Social media and athletics: The good and the bad

By Matthew Argillander

Advancements in technology have spawned interesting things, but social media is far and away the most intriguing. From jokes to harassment and everything in between social media has it all.

From Facebook to Twitter, Instagram to Snapchat, there are many ways to connect with people using social platforms.

According to Pew Internet Project’s research related to social networking as of January 2014, 74 percent of online adults use social networking sites.

According to the report from Pew Internet, “Between February 2005 and August 2006, the use of social networking sites among young adult internet users ages 18-29 jumped from 9 percent to 49 percent.”

In a report from Statista they found that in 2013, 13.6 percent of the U.S. population uses Twitter, in 2014 that number jumped to 15.2 percent. By 2019 they expect that number to rise to 20.8 percent.

While people have become so much more available through social media, concerns with privacy have surfaced, especially when it comes to athletes.

Some athletes have huge followings before they even enter college, which raises questions where the line should be drawn.

When adults are found harassing young  17-year-old athletes on social media, sharing their opinions of  where they should play or threatening them when they spurn the adult’s favorite team, one has to wonder whether or not social media is a good thing.

MSU’s senior linebacker Darien Harris said that social media  comes with the territory.When a player  has  a bad game, people are going to attack them.

Harris said that players have to build a support system and that there has to be someone  positive in their corner that reminds them not to put stock into what people say about them online.

“I think there are pros and cons in all of it,” Harris said. “There are some people out there that hide behind the keyboard and voice their opinion in a negative fashion and you just have to ignore that kind of noise and take the good with the bad.”

Director of the Media Psychology Research Center in Newport Beach, California Dr. Pamela B. Rutledge said that it is up to the athlete to establish boundaries.

“Social media, like other forms of social feedback, can be either a distraction or a strength,” Rutledge said. “It is the athlete who must establish ‘use’ boundaries and recognize that excellence in sports leads to fans and fans lead to observation and commentary. Not all fans are nice about it.”

NBA star and Cleveland Cavaliers small forward Lebron James is harassed on Twitter on a daily basis by the type of fans Rutledge spoke about.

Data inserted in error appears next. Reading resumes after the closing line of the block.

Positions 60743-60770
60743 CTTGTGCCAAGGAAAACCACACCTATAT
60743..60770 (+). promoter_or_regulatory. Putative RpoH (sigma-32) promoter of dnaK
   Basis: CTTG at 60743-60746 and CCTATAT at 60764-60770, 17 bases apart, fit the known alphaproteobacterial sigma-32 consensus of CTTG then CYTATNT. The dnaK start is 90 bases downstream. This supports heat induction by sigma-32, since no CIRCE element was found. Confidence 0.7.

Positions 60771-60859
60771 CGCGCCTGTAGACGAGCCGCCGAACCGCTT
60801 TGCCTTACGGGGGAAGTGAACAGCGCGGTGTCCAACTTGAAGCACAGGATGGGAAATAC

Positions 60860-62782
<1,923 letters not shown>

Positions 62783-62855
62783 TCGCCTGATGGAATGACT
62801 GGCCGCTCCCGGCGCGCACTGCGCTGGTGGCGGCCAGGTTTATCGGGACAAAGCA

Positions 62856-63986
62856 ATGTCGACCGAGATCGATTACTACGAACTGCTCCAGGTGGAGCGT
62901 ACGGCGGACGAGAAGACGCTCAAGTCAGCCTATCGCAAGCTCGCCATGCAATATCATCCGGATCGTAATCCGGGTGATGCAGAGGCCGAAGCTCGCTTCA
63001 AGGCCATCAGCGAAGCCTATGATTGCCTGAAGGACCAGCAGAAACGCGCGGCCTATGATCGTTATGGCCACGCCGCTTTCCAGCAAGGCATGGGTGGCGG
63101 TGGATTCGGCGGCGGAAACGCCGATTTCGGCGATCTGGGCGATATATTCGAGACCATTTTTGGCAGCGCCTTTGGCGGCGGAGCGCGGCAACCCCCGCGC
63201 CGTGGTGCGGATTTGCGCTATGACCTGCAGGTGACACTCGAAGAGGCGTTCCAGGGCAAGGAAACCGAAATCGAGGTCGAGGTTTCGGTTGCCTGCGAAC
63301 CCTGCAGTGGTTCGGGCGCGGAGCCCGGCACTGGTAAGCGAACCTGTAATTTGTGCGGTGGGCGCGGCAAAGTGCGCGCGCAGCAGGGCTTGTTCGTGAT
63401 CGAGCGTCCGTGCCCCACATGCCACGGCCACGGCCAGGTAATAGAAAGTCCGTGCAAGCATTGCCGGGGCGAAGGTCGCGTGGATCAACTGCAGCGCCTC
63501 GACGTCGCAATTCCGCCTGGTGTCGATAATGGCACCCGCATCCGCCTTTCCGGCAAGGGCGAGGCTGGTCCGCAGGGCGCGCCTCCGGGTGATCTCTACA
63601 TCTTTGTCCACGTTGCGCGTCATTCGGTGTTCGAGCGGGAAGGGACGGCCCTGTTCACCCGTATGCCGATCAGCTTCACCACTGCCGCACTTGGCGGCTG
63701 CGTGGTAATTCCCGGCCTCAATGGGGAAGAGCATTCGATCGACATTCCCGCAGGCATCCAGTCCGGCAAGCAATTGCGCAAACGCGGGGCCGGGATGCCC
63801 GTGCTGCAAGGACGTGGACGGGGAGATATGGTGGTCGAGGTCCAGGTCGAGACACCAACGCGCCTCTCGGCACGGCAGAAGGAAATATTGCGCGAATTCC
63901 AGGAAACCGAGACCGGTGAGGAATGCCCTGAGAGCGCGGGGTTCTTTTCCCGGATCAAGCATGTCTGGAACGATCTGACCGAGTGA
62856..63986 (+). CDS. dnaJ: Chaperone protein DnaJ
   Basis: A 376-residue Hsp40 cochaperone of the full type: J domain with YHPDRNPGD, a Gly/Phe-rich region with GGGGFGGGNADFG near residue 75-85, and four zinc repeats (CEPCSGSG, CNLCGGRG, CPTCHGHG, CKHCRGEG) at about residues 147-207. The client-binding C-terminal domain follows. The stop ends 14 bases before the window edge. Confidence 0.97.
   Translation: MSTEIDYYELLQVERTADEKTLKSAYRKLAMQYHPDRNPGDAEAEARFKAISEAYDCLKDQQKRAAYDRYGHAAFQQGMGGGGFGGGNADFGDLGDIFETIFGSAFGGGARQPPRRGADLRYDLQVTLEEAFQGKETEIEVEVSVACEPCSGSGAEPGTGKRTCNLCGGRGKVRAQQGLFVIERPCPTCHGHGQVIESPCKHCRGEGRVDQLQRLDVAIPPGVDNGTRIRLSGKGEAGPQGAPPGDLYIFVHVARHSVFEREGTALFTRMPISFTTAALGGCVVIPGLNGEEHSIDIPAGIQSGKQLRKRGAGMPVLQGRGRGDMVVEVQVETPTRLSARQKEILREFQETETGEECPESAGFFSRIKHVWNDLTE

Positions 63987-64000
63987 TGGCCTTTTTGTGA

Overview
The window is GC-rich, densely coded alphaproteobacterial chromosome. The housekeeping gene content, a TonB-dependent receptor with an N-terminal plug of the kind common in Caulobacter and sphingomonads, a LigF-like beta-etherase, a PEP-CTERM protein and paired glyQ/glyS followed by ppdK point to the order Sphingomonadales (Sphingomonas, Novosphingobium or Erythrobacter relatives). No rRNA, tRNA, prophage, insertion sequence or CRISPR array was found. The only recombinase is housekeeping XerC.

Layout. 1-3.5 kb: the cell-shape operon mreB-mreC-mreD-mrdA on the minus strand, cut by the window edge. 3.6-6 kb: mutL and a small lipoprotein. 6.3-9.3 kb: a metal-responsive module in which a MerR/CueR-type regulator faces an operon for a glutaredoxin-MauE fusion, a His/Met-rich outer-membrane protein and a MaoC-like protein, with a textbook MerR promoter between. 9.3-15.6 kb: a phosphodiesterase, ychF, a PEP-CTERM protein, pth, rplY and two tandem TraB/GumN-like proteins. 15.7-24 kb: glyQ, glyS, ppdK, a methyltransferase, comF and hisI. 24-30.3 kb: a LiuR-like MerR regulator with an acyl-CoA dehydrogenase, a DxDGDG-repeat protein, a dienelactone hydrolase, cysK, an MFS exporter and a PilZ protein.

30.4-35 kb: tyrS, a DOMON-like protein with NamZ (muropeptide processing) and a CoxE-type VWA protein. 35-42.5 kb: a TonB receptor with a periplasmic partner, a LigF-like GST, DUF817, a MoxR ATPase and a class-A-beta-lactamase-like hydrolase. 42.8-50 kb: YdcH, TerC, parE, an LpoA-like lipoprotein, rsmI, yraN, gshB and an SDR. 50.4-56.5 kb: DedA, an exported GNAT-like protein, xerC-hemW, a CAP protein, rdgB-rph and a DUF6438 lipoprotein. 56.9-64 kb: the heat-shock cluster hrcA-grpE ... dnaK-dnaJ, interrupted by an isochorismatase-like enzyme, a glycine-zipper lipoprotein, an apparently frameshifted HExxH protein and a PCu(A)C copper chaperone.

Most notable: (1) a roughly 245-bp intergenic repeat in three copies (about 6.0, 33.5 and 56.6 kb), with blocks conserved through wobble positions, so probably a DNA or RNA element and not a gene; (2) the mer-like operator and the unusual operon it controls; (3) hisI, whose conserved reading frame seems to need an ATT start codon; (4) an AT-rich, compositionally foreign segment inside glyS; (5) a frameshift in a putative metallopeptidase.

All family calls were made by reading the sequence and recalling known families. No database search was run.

Rutledge said that is important for athletes to remember that the negative comments are a reflection of the person that said them.

“Players need to remember that cruel comments are really about the person commenting, not the player,” Rutledge said. “It takes mental toughness to perform well. It takes mental toughness to withstand social criticism. Social media amplifies the voices. Whether or not this impacts performance will be an individual matter.”

Rutledge believes allowing social media to impact where a player  goes to school is short-sighted.

“Players who allow social media to dictate their choice of schools are making a short-sighted mistake,” Rutledge said. “That decision should be made based on things like the fit with the team culture, the coaching available to help the player grow and learn (and sometimes that doesn’t mean a lot of playing time to start), and the path that supports longer terms goals, in or out of athletics.”

MSU sophomore linebacker Chris Frey believes that social media can help with recruiting, and like Frey, director of college advancement and performance at MSU Curtis Blackwell sees social media having an advantage in recruiting as well. When a person  is unable to make a phone call, it is quick and easy to send a tweet or a direct message, which Blackwell  says is a tool that makes recruiting more effective.

While there may be several negative aspects to social media, there are a variety of positive ones as well.

Harris believes that social media gives athletes the chance to humanize themselves and show the world that they are just normal people.

“Social media can be really beneficial because it give us a chance to connect to the general public,” Harris said. “It gives us a chance to show that we’re actually real people that have real lives outside of athletics.”

For Harris, social media is ultimately a positive tool and gives players a chance to acknowledge their fans.

“It also gives us a chance to thank the people that watch and supports us,” Harris said. “At the end of the day I think it is really beneficial for us.